László Nemes’ Oscar-winning Son of Saul is as experimental as mainstream narrative cinema gets, and as bold. Set in Auschwitz in 1944 during the planning of a prisoner uprising, the film – and, very specifically here, the camera – follows Saul (Géza Röhrig), a Hungarian Jewish prisoner and Sonderkommando, as he tries to do one significant act of morality amongst the absolute horror of his surrounds.
The Sonderkommando were able-bodied prisoner work units within the death camps who aided with the disposal of gas chamber victims. They were separated from the general prisoner population and given adequate rations and sleep to remain productive (although, of course, everything here is relative, and we’re still talking about extreme and nightmarish conditions). With every move he makes to complete his objective, Saul risks his own life, the lives of others including those he “works with”, and the uprising itself. The stakes are as high as they get, and the milieu as dramatic as they come.
When I say the camera follows Saul, I mean it really follows Saul. Not to be glib, but the aesthetic here, bold and striking, is similar to that of a “first-person” shooter”, in that Saul is always in frame, usually centered, as the camera follows his every move. Beyond Saul, however – and here lies a crucial aesthetic choice – the world is out of focus. Nemes’ shoots the whole thing with an incredibly narrow depth of field, so while Saul is sharp, even the bodies he drags are blurry.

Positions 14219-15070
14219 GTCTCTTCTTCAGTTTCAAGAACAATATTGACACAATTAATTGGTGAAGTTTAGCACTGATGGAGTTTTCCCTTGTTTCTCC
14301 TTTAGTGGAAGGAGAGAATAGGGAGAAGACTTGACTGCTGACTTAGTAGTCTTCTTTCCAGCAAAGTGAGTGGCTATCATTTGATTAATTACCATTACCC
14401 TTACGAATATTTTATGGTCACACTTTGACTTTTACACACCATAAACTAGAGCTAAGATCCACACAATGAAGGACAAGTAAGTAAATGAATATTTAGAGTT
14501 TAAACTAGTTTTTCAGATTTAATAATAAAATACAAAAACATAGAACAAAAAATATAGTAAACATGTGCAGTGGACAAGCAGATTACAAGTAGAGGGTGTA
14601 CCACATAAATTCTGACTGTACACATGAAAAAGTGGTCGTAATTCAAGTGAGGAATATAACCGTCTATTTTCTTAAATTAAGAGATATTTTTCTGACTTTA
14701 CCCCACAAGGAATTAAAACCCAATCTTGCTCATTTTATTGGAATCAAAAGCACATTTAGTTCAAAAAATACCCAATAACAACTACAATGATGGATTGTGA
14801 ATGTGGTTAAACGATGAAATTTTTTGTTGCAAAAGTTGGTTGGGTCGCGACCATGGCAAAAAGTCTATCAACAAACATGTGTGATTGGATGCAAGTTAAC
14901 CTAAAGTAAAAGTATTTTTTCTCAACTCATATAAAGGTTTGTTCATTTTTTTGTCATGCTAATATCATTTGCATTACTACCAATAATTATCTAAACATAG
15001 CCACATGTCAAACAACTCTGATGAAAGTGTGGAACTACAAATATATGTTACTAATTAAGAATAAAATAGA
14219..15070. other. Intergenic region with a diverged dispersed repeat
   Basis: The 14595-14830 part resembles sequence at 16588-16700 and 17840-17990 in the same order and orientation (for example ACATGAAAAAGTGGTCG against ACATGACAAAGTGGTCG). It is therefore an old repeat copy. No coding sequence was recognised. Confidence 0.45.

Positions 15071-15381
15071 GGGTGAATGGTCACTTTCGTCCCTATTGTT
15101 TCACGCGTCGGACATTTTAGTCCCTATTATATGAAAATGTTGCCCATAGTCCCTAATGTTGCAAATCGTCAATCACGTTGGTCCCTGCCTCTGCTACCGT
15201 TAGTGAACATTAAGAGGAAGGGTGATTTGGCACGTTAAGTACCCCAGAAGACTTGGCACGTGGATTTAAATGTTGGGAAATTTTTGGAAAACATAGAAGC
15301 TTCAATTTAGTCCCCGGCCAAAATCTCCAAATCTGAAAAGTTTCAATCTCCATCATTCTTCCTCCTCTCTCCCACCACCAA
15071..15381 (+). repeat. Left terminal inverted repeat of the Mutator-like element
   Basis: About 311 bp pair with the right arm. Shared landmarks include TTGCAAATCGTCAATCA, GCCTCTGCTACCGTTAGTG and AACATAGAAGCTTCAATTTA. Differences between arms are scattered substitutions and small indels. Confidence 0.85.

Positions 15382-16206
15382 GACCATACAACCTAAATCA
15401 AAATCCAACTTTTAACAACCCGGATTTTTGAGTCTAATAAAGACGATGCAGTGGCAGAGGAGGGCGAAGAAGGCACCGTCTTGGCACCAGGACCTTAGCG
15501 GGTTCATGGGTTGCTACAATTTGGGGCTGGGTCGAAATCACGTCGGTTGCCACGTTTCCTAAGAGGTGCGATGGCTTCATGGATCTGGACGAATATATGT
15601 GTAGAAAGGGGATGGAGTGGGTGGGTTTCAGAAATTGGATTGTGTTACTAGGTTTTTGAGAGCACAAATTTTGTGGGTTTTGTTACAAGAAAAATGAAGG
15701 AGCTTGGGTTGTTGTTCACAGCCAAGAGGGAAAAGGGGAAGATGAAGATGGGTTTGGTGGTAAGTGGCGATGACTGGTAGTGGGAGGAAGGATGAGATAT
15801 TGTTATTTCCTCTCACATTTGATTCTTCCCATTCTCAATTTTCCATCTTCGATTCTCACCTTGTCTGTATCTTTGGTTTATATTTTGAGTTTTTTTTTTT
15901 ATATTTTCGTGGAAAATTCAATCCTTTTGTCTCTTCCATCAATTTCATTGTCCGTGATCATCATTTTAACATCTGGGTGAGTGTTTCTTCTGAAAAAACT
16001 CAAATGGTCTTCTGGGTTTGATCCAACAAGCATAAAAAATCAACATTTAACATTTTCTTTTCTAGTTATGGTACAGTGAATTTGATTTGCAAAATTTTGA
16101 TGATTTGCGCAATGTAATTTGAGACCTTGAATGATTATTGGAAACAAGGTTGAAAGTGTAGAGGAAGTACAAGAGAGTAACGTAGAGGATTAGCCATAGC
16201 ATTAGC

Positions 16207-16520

In a way, this technique makes the film bearable. We know these are bodies, and we’re glad not to see them. But on other levels, Nemes is getting to something, I think, of the mind-set Saul has to exist in in order to go about his business the way he does. He “sees but does not see”. Meanwhile, the soundtrack supplies us with endless horrors – but is also stylistically situated to reflect Saul’s emotional defenses: Nemes has stated that, to be truly realistic, we would hear much more screaming on the soundtrack, but Saul filters out the screams as much as he can, for his – and therefore our – protection.
It is an astonishing technical feat, especially considering the entire world the filmmakers must have constructed, only to shoot most of it out of focus. On a story level, the film is as murky as those blurry images, which fits in with the controlled chaos of the camp but also may alienate some viewers to the point of distraction. I gave up trying to keep track of a couple of story elements and instead let the world envelop me. Thank goodness, after an hour and fifty minutes, I was able to walk into the sunshine; Nemes, in his debut feature, has created such an immersive experience that it is hell to be part of, and yet must be experienced.